While I feel that it was not appropriate to say, “the only chrisitian position”; nevertheless, I respect them for their position. John Wesley made the move during his time to switch from using wine at communion to grape juice. His reason, he was reaching folks who had known first hand the devastation which can be associated with alcohol. Thus, he didn’t want the sacrament of communion to possibly cause a person to fall “off the wagon.”
    While the Bible may not explicitly denounce drinking it does speak againt the evils of excess, and instructs Christians to “avoid the very appearance of evil.” Not to mention the whole “don’t put a stumbling block in your brothers/sisters way” stuff . . . .
    In a country which glorifies excess and those who engage in it; I applaud those who take a stand ultimately meant to avoid temptation and the harm that so many have experience via alcohol. Especially when we (unlike in biblical times) have so many other options on how to quench our thirst.
    It may have been more effective for the gentleman who was quoted to share the reasons behind the conviction; but on this one I respect them for sticking to their conviction despite its lack of popularity in secular and christian circles.

    Like

  8. Renae says:

    Using grape juice as a sacrament… that’s another conversation in and of itself. That’s one I just can’t get my mind around, even though I’ve almost always taken Communion this way.

    Like

  9. Megan says:

    I, too, agree with the idea of not wanting to cause brothers and sisters to stumble. I think sometimes drinking alcohol can cause someone else to stumble. I also think sometimes NOT drinking alcohol can cause someone to stumble. I think the point is that we are given freedom here, and we are exhorted to use that freedom with wisdom and discretion. The position this ministry leader is taking is not a biblical one and I think will ultimately drive more people from the gospel than toward it.
    We live in a country of excess. Think back to the last church potluck you’ve attended and watch the way food is presented and consumed. The Bible also has words to say about gluttony, yet you don’t see many church leaders denouncing Christians who over-eat. Why is that? I’m guilty here and I’m not proud of that. Overeating is a socially accepted sin in Christian circles, whereas having a drink (which is not condemned in scripture) is.
    I grew up in a church where the cutesy mantra we were taught as youth was, “I don’t drink, dance, or chew and I don’t go with boys who do.” Funny, yes. Good morals, yes. The way I mostly operate anyway? Yes. Biblical mandate? No. And I lost my respect for church leaders making their personal convictions laws for everyone else a long time ago.
    Okay, slipping off the soap box for now…

    Like

  10. Nikki says:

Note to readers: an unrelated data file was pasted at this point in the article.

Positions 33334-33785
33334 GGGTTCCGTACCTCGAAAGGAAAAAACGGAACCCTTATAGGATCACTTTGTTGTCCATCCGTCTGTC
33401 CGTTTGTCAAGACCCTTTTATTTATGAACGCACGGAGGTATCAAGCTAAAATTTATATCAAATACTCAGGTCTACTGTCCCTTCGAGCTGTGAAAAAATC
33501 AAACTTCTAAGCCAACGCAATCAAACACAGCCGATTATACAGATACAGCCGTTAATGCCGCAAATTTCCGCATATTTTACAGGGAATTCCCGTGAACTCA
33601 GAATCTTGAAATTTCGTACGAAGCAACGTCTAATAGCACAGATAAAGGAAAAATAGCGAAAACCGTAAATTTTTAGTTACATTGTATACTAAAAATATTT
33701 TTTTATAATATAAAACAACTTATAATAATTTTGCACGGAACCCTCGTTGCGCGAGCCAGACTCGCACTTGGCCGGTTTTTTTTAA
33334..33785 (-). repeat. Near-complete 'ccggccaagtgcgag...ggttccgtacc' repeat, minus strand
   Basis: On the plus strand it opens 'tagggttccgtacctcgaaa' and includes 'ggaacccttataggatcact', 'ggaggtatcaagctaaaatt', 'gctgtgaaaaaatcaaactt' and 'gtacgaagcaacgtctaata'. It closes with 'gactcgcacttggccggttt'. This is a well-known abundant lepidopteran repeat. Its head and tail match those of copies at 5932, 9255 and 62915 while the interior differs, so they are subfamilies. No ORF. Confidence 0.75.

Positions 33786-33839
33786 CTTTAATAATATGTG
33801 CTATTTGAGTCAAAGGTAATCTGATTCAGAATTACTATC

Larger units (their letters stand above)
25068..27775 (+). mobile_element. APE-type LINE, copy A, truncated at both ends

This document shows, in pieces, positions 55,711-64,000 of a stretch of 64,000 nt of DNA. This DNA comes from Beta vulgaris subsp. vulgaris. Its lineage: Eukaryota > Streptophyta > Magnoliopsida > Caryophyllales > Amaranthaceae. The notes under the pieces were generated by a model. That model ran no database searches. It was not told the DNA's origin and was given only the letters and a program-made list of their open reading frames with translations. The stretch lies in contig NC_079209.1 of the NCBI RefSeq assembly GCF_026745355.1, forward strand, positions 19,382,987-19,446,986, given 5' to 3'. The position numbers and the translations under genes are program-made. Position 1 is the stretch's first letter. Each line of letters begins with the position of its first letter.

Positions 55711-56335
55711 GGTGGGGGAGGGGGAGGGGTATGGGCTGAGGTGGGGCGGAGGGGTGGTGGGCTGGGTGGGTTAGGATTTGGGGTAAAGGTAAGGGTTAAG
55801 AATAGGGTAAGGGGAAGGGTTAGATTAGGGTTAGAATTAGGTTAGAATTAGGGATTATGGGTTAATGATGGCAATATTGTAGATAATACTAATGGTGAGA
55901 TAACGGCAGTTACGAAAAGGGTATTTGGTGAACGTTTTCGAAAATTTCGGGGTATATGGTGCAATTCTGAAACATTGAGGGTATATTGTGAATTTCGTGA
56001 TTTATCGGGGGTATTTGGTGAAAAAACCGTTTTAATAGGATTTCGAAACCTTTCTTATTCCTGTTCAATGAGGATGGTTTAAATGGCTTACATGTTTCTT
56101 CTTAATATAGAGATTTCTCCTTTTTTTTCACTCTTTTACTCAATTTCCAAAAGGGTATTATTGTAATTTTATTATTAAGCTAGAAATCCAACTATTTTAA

And yet…here we are forcing biblical exhortations/mandates to live under the umbrella of our cultural norms.
    We must remember that what God says about using wisdom in these matters has to exist above our American Christian hangups.
    For example, the Bible does not say that alcohol is a sin but that it is the excess of alcohol. In the same way, the Bible does not say that food is a sin but that it is the excess of food.
    So then…do we only serve fat-free communion bread? Do we serve bread at all? Too many carbs, you know–wouldn’t want a fellow Christian struggling with gluttony to struggle.
    The real issue here is that we’ve made addictions into diseases. But the Bible calls them idols.
    Abstinence then, is easy…but glorifying God and thanking Him for His good gifts, which can also be temptations, is the harder path of the Gospel and Christian moderation.

    Like

  11. Sean says:

    I totally love when we get to put our culture and our hang-ups above Scripture, because obeying the Bible and living in grace is WAY too hard!
    I find it ironic the John Wesley was appealed to because it gives me the chance to make the following point: Both he and Rev. David Tolliver would read Ephesians 1:5 “he predestined us for adoption as sons through Jesus Christ, according to the purpose of his will” and go to great lengths to ‘splain how the Bible says, but doesn’t really say, God predestines us.
    Why spend so much effort enforcing what the Bible doesn’t enforce and then denying what the Bible doesn’t deny?
    Why not submit and obey- or will our idols not let us worship the one true God as He has revealed Himself?

    Like

  12. Charliam says:

    While I feel that it was not appropriate to say, “the only chrisitian position”; nevertheless, I respect them for their position. John Wesley made the move during his time to switch from using wine at communion to grape juice. His reason, he was reaching folks who had known first hand the devastation which can be associated with alcohol. Thus, he didn’t want the sacrament of communion to possibly cause a person to fall “off the wagon.”
    While the Bible may not explicitly denounce drinking it does speak againt the evils of excess, and instructs Christians to “avoid the very appearance of evil.” Not to mention the whole “don’t put a stumbling block in your brothers/sisters way” stuff . . . .